NFL Draft Profile: WR Brian Quick

One of the strongest positions in the 2012 draft is WR, fortunate for the Colts with their deficiencies at the position. Currently, the top three receivers on the Colts roster are Reggie Wayne, Austin Collie, and Blair White. The Colts lack a true #1 receiver, with Wayne on his downside, Collie having a secure spot in the slot, and White being, well, Blair White. So, the Colts will almost certainly will be targeting a potential starting receiver in the first four rounds of the draft. Round three in particular contains several possible targets for the Colts, and so, our round three coverage has focused on such players. Today’s profile is no different, this time targeting the hyper-athletic Brian Quick, star wide receiver from Appalachian State University. 

 Pros

  • Elite size and strength, measuring in at 6’4″ and 222 lbs. 
  • Has big hands (9 3/4″) and the ability to make spectacular catches
  • Former basketball player and high jumper, aiding him in being tremendous at jump balls. Can track the ball in the air well, and uses fantastic body control to adjust to poor throws
  • Very good blocker

Cons

  • Doesn’t have blazing speed (like Stephen Hill), but isn’t slow either, with deceptive game speed
  • Played in run-first system, doesn’t have vast experience in route running
  • Lacks explosiveness and technique to consistently create separation
  • Played in FCS, hasn’t faced elite competition

How He Fits With the Colts

Quick is another project receiver for the Colts, a player with unique genetic advantages with his fantastic size, but is a question mark in the technical aspects of wide receiver. The same questions remain for Quick that are there for most super-athletic WRs. Can he develop as a route runner? Can he increase his ability to read zone coverages and beat man-to-man corners?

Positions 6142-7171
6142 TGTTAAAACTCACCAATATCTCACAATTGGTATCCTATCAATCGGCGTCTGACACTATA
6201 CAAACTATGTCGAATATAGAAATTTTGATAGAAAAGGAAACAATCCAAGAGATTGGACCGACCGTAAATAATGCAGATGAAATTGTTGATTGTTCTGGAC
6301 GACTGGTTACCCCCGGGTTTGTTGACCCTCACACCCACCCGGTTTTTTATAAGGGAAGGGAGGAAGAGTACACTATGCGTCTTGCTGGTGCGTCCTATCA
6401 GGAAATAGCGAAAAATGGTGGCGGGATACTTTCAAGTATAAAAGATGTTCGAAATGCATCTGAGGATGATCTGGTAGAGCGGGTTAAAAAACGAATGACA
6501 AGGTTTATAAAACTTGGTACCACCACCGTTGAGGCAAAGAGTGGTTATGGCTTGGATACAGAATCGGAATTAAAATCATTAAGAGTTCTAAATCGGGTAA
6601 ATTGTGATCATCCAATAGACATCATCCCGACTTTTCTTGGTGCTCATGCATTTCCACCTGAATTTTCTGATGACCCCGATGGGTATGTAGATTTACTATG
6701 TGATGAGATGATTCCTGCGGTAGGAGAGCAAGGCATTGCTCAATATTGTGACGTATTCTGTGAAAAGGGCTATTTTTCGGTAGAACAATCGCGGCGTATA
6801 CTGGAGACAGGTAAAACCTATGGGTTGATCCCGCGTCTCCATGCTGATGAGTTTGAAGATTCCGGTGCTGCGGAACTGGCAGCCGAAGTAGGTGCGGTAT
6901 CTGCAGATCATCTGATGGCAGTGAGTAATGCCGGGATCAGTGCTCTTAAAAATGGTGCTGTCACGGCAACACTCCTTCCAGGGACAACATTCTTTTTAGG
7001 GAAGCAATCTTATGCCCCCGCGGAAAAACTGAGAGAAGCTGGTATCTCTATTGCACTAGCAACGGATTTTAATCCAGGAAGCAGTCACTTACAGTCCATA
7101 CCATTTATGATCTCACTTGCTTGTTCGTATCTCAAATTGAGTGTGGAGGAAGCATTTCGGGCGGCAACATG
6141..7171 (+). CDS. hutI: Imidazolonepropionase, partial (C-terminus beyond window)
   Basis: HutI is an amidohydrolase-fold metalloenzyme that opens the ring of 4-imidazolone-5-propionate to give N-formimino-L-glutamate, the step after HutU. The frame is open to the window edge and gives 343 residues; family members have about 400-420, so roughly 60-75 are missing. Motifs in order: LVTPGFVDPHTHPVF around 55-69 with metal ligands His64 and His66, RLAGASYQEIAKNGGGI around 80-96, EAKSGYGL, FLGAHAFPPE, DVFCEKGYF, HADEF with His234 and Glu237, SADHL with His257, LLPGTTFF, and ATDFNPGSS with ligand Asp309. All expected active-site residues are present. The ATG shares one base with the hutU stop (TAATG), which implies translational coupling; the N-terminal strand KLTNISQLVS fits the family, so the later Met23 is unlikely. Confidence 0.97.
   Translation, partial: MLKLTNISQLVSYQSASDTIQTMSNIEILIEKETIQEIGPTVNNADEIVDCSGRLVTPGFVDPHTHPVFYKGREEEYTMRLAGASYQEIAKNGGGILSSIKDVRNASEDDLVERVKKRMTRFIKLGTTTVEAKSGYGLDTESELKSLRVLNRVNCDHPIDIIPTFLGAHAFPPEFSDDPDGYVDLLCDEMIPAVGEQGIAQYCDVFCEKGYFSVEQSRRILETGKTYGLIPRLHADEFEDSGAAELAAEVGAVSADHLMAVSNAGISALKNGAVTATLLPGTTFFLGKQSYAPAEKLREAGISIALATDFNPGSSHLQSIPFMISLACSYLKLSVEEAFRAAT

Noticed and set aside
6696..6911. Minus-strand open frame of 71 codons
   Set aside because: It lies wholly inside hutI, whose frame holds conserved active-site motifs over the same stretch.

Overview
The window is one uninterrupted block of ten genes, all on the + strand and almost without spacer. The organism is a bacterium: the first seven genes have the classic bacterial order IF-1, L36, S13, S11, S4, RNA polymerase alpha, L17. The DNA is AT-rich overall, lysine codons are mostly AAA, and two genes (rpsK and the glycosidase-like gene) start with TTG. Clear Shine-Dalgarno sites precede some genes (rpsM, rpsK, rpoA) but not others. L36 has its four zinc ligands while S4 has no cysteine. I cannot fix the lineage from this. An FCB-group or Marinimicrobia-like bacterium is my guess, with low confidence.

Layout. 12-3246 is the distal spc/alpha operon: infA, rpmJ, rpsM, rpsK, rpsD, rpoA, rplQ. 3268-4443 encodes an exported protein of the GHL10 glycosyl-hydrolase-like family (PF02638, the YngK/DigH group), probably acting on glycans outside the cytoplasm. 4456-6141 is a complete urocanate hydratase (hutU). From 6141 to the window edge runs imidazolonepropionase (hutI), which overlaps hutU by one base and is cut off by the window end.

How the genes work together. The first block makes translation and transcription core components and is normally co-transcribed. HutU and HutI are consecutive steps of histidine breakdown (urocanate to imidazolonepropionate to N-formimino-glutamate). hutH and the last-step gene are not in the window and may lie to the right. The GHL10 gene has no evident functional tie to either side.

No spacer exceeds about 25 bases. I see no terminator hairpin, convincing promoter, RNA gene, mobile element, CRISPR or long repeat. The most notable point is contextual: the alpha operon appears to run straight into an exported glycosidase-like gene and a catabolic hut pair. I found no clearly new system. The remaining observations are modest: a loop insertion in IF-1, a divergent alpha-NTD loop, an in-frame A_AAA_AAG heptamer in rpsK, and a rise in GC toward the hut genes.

Quick has all of the physical tools to succeed in the NFL, but his lack of experience against elite competition and inexperience in route running is certainly a big question mark. Nevertheless, you can’t teach that kind of size and athleticism. While the technical aspects can be taught, if Quick is willing and the new coaching staff are good teachers, the size and leaping ability of Quick sets him apart from the competition. All reports are that Quick has no character issues whatsoever, and would be more than willing to learn.

For the Colts, if they are looking for a receiver to pair with Reggie Wayne who is a good athlete and has the potential for big plays, then Brian Quick is a decent target in the third round of the draft. Personally, I’d like to see them go with a receiver with a little more speed (like Stephen Hill) if they choose to go with the hyper-athlete, but Hill may not fall to their second round pick, much less their third. 

Health Check

Quick received a medical redshirt during his freshman year (2007) due to a back injury that caused him to miss the majority of the season, but that seems to have left no lingering issues. 

Stats:

Year Receptions Yards Yards/Catch Touchdowns
2008 23 496 21.6 7
2009 61 982 16.1 4
2010 47 844 18.0 9
2011 71 1096 15.4 11

Combine Results

40 yard dash: 4.55 seconds (unofficial 4.51) (tied for 26th among WRs)

Bench Press: 15 repetitions (tied for 18th among WRs)

Vertical Jump: 34 inches (tied for 26th among WRs)

Broad Jump: 119 inches (tied for 21st among WRs)

Three Cone Drill: 7.10 seconds (tied for 22nd among WRs)

20-yard shuffle: 4.23 seconds (tied for 19th among WRs)

Kyle J. Rodriguez

About Kyle J. Rodriguez

A film and numbers guru, Kyle writes about the NFL and the Indianapolis Colts for Bleacher Report, Draft Mecca and The Football Educator, and is a co-founder and associate editor of Colts Authority. Kyle also is a high school sports reporter for the MLive Media Group in Michigan, covering high school sports across the state.

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